Monday, October 22, 2007

Seeing nothing in Manchester

“There is nothing to see in Manchester,” says my colleague as we touch down at the airport.

So I head for the streets anyway. It may be true that Manchester is a bit of a random city with no real centre or any of the spectacular sights that London has to offer, but it’s still fun to get lost in any city in the UK. There’s always a quaint little alley or at least a pub with good grub.

A few more adventurous colleagues decide to join me and soon we find ourselves next to the ‘Wheel of Manchester’ which caught our eye from afar. Six pounds later we’re on it and getting a 360 degree view of the Manchester skyline which sports at least a church tower or two. Ah, how I love to watch the world from above. The real thing is so much better than Google Earth.

Soon we find out that the Wheel is in fact transportable and only arrived in Manchester a few months ago. It’s the same one that used to be in Paris at the Champs Elysee for the last few years.

Ten minutes of enjoying sweeping sights left us feeling ravenous. We don’t have to walk far. Just around the corner we find a traditional pub that dates back to 1950, with colourful flowers in front of the windows. We’re all smiles for finding such a gem.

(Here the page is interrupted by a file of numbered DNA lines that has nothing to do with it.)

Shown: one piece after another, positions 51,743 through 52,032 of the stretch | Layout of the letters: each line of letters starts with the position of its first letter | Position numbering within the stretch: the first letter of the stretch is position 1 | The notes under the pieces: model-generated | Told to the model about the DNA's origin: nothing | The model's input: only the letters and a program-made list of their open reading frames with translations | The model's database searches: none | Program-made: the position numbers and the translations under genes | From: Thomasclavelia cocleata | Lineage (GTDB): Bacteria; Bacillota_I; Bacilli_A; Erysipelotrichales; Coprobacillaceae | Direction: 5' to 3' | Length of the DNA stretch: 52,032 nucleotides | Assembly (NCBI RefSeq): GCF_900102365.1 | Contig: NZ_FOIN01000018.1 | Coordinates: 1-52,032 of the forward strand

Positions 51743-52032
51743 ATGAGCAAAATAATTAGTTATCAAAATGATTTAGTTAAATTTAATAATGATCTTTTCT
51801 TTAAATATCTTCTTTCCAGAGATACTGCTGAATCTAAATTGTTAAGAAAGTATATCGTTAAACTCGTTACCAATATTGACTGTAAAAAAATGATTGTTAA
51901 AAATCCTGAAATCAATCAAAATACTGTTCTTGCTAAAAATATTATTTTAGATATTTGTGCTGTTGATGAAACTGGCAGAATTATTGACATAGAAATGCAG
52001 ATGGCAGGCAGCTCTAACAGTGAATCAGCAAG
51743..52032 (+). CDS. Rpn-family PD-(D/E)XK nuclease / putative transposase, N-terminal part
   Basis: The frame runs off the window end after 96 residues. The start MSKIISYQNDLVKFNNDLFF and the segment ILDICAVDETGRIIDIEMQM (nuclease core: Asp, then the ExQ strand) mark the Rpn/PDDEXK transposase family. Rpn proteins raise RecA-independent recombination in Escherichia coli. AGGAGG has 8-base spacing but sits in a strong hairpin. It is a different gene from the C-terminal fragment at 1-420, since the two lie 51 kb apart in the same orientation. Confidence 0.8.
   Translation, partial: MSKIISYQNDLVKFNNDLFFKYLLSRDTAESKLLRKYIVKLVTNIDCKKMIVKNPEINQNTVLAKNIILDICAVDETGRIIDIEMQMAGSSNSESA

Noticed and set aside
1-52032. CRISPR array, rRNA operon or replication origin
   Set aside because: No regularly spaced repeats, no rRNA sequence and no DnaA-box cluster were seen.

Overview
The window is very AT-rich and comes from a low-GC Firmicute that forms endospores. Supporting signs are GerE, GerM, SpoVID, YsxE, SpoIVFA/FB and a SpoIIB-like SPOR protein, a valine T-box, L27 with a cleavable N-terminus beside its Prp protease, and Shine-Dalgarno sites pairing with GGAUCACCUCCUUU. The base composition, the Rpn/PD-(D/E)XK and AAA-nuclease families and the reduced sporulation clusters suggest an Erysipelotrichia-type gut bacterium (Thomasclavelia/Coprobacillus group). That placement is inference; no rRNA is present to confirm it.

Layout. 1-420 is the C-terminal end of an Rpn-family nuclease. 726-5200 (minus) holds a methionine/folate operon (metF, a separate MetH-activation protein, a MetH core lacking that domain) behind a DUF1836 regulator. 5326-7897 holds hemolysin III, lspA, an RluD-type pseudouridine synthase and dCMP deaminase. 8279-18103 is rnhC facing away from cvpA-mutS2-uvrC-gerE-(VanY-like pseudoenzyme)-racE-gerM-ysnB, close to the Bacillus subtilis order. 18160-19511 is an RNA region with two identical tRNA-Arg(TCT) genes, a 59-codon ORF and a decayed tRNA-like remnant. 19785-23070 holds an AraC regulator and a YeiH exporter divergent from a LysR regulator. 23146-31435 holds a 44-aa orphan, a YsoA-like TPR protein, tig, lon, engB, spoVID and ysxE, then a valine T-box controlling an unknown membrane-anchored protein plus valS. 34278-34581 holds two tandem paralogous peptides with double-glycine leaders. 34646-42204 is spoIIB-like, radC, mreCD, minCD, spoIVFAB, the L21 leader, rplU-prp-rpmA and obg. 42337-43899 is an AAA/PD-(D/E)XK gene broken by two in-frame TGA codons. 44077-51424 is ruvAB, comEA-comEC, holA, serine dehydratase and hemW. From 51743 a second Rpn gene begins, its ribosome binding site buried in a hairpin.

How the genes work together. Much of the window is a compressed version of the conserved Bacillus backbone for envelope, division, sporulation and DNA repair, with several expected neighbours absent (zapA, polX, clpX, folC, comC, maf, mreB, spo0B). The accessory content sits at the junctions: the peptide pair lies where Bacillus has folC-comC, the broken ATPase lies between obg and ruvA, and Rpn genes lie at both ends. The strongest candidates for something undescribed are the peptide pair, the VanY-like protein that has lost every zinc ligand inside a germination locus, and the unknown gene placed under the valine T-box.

The specials board next to the bar at the Old Wellington says: “Try our traditional fish and chips” and I’m not in the mood to argue. While my colleagues’ chicken with bacon and cheese look pretty good, I am well happy with my beer battered fish. It’s been a while since I had some good chips too (I really can’t do McDonalds) and I smother them in salt and tomato sauce.

Of course, I can’t finish the large portion, especially considering that I am knocking it back with a pint. Of Strongbow and blackcurrant, not beer. My friend Kim in London introduced me to this drink and I have been happily guzzling it on all my UK trips. It’s not that I don’t drink beer, but I prefer Belgian.

With our happy tummies, we take to the streets of Manchester once more. We get lost and find ourselves again. We discover some wonderful wine bars next to the canal (definitely the neighbourhood where I would hang out should I ever live here) and end up at The Salisbury Ale House. We didn’t know that it was the most popular Goth bar in Manchester but we sure had an interesting time amongst the S&M wall decorations and studded black leathers.

We walk back through Canal Street where “Only Fools and Horses” was filmed. The comedy was recently voted Britain’s best in a poll by BBC. There are fairy lights in the trees along the walkway and festive people inside the numerous bars and clubs.

It starts dripping and we congratulate ourselves on our good timing. By the time we get back to the hotel the rain is making soothing sounds on my window pane and I sigh happily.

So there, what a wonderful day of seeing nothing in Manchester.

1 comment:

pierre said...

Agreed, Google Earth does not top the view from any aircraft or anything "high" looking down on the earth, but broadband and Google Earth gives some escape for the average pencilpusher with a urge for travel